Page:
Looking at a day at the track (I am speaking on behalf of my experience, that of a casual observer frequenting the track with friends, so as to emulate what would hope to be the general public), I see many similarities.
You are outside, with friends, eating, drinking making conversation. The sport provides the backdrop, and when the races go off, conversation is for a moment suspended, as everyone is bonded by their fascination of such majestic animals performing at an incredibly high level.
The similarities are hard to miss, and with the positive notes there are of course negative ones as well. Baseball in all of its glory in the ‘80s and ‘90s and early 2000s was a power show, an entertainment form basking in its own gargantuan pride, with mammoth home runs left and right and players so big they looked like bodybuilders.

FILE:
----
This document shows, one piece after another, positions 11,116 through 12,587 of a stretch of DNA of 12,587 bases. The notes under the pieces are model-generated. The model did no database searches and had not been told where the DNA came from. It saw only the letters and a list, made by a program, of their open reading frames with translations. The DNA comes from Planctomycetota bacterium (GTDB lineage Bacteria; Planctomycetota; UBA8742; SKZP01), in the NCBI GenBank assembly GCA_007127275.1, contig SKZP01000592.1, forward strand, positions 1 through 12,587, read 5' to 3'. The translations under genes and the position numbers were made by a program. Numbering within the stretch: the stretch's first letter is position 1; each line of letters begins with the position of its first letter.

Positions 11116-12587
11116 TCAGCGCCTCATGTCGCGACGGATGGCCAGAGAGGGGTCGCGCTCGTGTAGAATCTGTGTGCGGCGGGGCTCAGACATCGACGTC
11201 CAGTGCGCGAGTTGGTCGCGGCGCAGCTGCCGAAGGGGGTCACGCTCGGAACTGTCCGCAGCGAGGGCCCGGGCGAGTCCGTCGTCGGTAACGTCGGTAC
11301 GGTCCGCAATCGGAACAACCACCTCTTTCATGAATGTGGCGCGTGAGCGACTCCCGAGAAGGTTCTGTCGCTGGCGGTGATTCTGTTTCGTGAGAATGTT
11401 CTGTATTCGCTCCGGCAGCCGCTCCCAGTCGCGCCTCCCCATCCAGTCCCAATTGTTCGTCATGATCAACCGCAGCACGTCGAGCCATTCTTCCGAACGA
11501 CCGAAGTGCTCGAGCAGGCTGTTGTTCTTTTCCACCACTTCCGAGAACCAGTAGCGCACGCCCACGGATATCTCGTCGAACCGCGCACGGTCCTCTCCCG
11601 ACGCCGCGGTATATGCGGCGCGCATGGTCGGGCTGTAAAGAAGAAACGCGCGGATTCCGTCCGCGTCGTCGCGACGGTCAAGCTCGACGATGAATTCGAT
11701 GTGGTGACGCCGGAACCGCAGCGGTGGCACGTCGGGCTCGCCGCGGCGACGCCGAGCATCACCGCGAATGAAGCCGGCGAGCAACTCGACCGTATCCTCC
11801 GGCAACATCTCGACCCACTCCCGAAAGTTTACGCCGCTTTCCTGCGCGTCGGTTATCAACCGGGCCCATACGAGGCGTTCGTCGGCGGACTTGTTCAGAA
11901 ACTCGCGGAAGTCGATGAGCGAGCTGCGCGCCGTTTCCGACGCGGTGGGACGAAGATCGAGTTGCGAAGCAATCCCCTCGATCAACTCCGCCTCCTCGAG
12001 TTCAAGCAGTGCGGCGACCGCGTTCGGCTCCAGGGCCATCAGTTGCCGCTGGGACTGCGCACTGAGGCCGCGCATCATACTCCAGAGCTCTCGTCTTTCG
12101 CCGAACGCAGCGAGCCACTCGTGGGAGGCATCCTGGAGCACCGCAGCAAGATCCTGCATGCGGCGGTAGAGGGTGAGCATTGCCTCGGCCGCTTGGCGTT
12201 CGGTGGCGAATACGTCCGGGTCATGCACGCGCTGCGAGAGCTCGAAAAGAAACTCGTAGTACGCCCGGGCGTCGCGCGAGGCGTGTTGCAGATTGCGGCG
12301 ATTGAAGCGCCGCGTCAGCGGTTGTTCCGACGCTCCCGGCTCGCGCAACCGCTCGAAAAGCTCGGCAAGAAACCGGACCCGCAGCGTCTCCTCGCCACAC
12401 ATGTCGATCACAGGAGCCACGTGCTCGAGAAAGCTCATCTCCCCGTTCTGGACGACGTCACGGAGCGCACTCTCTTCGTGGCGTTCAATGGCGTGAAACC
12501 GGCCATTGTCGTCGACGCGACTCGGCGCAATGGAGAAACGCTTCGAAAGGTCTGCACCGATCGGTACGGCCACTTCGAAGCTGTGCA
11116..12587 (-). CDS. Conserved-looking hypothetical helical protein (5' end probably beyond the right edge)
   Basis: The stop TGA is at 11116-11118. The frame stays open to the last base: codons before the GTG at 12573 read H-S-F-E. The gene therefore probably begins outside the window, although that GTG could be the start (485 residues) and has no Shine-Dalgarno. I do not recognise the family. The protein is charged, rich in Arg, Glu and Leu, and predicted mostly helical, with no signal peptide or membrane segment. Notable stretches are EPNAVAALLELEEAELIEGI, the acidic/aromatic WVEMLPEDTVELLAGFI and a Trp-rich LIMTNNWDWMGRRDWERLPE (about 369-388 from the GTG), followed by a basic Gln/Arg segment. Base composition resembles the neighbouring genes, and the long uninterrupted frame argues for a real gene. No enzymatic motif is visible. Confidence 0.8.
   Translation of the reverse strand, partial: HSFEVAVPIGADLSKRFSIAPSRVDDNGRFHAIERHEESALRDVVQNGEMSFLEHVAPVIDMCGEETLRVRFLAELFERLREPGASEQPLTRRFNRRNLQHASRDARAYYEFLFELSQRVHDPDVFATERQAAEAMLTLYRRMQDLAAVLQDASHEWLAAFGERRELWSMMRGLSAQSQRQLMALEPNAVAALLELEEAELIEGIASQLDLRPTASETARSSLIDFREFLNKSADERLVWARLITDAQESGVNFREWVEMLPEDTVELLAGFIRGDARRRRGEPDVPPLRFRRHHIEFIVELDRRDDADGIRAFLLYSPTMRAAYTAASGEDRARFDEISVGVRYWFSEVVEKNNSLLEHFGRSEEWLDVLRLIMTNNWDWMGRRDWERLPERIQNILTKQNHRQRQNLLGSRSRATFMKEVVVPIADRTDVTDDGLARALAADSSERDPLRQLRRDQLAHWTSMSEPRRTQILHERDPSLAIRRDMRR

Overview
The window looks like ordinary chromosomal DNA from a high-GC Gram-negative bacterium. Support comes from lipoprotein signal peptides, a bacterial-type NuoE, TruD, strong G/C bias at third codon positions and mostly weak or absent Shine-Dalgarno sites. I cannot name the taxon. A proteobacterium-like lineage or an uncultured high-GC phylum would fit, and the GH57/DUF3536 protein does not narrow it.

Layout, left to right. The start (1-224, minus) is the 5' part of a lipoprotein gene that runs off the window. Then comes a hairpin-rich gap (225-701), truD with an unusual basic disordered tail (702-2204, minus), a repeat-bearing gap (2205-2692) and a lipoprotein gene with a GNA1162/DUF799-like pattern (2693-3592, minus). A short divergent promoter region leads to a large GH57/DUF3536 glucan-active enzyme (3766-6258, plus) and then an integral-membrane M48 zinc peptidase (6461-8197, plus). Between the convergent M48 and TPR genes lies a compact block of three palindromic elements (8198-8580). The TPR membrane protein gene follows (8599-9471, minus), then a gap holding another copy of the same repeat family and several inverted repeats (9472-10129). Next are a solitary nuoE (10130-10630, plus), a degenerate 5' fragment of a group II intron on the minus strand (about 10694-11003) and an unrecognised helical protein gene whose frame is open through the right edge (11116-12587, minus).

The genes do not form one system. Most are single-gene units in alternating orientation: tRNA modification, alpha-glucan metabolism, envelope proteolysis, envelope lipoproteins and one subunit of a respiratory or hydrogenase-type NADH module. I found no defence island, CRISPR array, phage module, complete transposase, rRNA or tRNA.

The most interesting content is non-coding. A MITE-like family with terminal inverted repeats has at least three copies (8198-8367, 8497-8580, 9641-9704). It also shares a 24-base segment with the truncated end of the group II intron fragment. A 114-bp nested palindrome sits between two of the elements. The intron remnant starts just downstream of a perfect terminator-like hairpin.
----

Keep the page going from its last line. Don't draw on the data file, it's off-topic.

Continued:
The Steroid Era is a driving force in the decreasing popularity of baseball; the fans just cannot trust players anymore, and sadly, this seems to be a pattern in professional sports, i.e. Lance Armstrong and the recent PETA case.
For horse racing to truly enter the world of most popular sports in this country again (and this goes for any sport), people need to trust the faces of the industry.
In an effort to regain their fans’ trust, look at baseball and Bud Selig’s administration; the crackdown on players after the Biogenesis debacle is in full effect with Alex Rodriguez’s 211 game suspension, along with Ryan Braun’s 65 games and Melky Cabrera’s 50 games, among others.
While it is yet to be seen what happens of A-Rod, there is a general level of disgust with the player and a respect for the league because it has not backed down against one of the most powerful people in the sport.
I asked several college classmates about what they thought of Steve Asmussen’s scandal, and the resounding reply was, “Isn’t that a common occurrence?” (Needless to say this conversation took place only after I agreed to listen to The Chainsmokers’ song “#SELFIE”, which is a different and entirely more frustrating commentary on my generation, but I digress.)